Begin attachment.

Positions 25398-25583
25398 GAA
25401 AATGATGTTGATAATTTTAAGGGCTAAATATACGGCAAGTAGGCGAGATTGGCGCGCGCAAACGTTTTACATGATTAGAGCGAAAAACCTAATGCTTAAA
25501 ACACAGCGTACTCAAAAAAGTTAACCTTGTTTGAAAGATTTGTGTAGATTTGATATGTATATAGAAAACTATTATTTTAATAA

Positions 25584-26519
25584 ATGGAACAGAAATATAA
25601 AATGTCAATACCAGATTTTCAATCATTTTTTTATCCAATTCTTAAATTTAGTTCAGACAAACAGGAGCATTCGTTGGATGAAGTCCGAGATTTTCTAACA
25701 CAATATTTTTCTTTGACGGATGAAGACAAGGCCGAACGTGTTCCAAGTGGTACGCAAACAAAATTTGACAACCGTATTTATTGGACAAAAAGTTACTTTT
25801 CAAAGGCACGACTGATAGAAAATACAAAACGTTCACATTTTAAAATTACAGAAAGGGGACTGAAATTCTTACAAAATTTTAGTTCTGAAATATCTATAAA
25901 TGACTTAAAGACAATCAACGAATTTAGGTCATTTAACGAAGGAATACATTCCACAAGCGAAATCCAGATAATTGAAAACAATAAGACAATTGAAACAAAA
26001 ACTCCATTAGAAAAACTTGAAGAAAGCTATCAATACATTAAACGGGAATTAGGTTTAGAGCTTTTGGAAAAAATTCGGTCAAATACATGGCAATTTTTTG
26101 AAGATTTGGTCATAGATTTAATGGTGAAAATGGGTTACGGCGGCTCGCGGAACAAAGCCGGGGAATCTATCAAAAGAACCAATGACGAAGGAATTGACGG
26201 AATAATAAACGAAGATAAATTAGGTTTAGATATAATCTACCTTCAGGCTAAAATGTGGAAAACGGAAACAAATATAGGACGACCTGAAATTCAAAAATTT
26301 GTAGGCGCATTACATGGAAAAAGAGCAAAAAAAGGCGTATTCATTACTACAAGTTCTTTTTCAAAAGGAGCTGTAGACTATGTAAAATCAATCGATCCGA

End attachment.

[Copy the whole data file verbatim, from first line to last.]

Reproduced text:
Positions 25398-25583
25398 GAA
25401 AATGATGTTGATAATTTTAAGGGCTAAATATACGGCAAGTAGGCGAGATTGGCGCGCGCAAACGTTTTACATGATTAGAGCGAAAAACCTAATGCTTAAA
25501 ACACAGCGTACTCAAAAAAGTTAACCTTGTTTGAAAGATTTGTGTAGATTTGATATGTATATAGAAAACTATTATTTTAATAA

Positions 25584-26519
25584 ATGGAACAGAAATATAA
25601 AATGTCAATACCAGATTTTCAATCATTTTTTTATCCAATTCTTAAATTTAGTTCAGACAAACAGGAGCATTCGTTGGATGAAGTCCGAGATTTTCTAACA
25701 CAATATTTTTCTTTGACGGATGAAGACAAGGCCGAACGTGTTCCAAGTGGTACGCAAACAAAATTTGACAACCGTATTTATTGGACAAAAAGTTACTTTT
25801 CAAAGGCACGACTGATAGAAAATACAAAACGTTCACATTTTAAAATTACAGAAAGGGGACTGAAATTCTTACAAAATTTTAGTTCTGAAATATCTATAAA
25901 TGACTTAAAGACAATCAACGAATTTAGGTCATTTAACGAAGGAATACATTCCACAAGCGAAATCCAGATAATTGAAAACAATAAGACAATTGAAACAAAA
26001 ACTCCATTAGAAAAACTTGAAGAAAGCTATCAATACATTAAACGGGAATTAGGTTTAGAGCTTTTGGAAAAAATTCGGTCAAATACATGGCAATTTTTTG
26101 AAGATTTGGTCATAGATTTAATGGTGAAAATGGGTTACGGCGGCTCGCGGAACAAAGCCGGGGAATCTATCAAAAGAACCAATGACGAAGGAATTGACGG
26201 AATAATAAACGAAGATAAATTAGGTTTAGATATAATCTACCTTCAGGCTAAAATGTGGAAAACGGAAACAAATATAGGACGACCTGAAATTCAAAAATTT
26301 GTAGGCGCATTACATGGAAAAAGAGCAAAAAAAGGCGTATTCATTACTACAAGTTCTTTTTCAAAAGGAGCTGTAGACTATGTAAAATCAATCGATCCGA